The timeframe for action on the farm bill remains fluid and long-time observers of farm bill politics have never seen anything like the paralysis that has gripped the process over the past few months. Although both the Senate and House Agriculture committees have a foundation from which to work in crafting the 2013 Farm Bill, procedurally their work must begin anew with the onset of the 113th Congress.
In the House of Representatives the landscape remains full of obstacles and the atmosphere has been poisoned by the failure of the GOP leadership to bring the farm bill passed by House Agriculture Committee to the House floor for consideration during the waning days of the 112th Congress. For example, Representative Collin Peterson (D – MN) – the ranking Democrat on the committee – recently sent a letter to House Republican leadership outlining his frustrations with how the farm bill process has played out thus far.
In his letter Mr. Peterson indicates that he sees “no reason why the House Agriculture Committee should undertake the fool’s errand to craft another long-term farm bill if the Republican Leadership refuses to give any assurances that our bipartisan work will be considered.” He went on to note that “You and your Leadership team seem very content with simply extending the 2008 Farm Bill year after year without making any effort at reform, achieving savings and efficiencies, or improving the farm safety net for rural America. If that is your goal, I will certainly accommodate you.”
Prospects for passage of a 2013 Farm Bill appear more positive in the Senate. Senate Agriculture Committee Chairman Debbie Stabenow (D – MI) has indicated she will work to markup a five-year farm bill in February.
Although the Upper Chamber has a number of new members, Senator Mike Johanns (R – NE) is confident the Senate Agriculture Committee can advance a five-year farm bill out of committee that can be passed by the full Senate. In a recent Agri-Pulse interview, Mr. Johanns noted that the bills developed by Congress last year likely contain enough spending reductions to satisfy a reduced baseline. In the end, he believes spending reductions for the final product will be in the range of $25 billion.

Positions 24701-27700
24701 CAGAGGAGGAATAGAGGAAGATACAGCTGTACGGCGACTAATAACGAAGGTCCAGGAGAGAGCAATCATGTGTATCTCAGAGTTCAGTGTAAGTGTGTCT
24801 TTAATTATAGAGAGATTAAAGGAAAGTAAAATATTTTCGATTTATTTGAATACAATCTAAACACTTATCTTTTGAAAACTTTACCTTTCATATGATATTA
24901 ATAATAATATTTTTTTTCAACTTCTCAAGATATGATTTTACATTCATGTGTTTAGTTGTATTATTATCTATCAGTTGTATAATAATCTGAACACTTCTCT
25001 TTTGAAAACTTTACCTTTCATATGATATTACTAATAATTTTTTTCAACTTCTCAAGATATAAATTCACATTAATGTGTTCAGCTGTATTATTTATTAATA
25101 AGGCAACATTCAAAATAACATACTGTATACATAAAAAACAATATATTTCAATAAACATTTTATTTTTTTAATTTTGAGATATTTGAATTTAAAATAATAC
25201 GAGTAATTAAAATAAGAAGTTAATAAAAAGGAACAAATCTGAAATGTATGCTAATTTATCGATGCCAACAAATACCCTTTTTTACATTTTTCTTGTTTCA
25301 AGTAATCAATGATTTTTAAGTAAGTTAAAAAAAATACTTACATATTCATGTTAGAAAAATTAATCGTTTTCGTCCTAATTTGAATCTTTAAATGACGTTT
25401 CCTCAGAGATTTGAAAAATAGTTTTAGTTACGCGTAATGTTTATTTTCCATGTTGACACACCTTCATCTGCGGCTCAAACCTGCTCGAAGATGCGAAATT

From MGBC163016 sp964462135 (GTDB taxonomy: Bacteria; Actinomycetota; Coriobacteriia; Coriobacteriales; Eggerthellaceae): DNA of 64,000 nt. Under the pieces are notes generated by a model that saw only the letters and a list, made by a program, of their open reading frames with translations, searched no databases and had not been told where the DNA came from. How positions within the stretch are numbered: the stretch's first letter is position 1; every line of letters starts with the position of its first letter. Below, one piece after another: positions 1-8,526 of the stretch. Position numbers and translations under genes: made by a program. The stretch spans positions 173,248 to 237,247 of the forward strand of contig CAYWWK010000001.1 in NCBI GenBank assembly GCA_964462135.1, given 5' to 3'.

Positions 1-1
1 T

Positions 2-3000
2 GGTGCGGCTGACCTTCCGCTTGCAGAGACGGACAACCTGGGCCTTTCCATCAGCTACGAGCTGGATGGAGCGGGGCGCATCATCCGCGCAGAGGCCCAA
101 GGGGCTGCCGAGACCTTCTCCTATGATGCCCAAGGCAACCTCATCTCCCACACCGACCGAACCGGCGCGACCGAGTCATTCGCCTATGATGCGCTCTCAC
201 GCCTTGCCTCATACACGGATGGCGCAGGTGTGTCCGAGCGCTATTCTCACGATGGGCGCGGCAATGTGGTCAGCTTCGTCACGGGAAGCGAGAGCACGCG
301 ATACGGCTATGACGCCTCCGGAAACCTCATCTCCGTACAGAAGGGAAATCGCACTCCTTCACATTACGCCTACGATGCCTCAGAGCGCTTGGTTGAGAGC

A substantive change in the leadership of the Senate Agriculture Committee is worth mentioning. Whereas Senator Pat Roberts (R – KS) had served as the Ranking Republican on the committee during the 112th Congress, that seat will now be occupied by Senator Thad Cochran (R – MS). Mr. Cochran, chairman of the committee from 2003 – 2005, has seniority over Mr. Roberts and had made the decision to assert that privilege at the onset of the 113th Congress.
The change is noteworthy in that Mr. Roberts has traditionally been an opponent of the target price provisions contained in the version of the farm bill that had passed the House Agriculture Committee last year, whereas Mr. Cochran tends to have a philosophical alignment on commodity payment mechanisms with House Agriculture Committee Chairman Frank Lucas (R – OK) and the ranking Democrat on the committee, Mr. Peterson.
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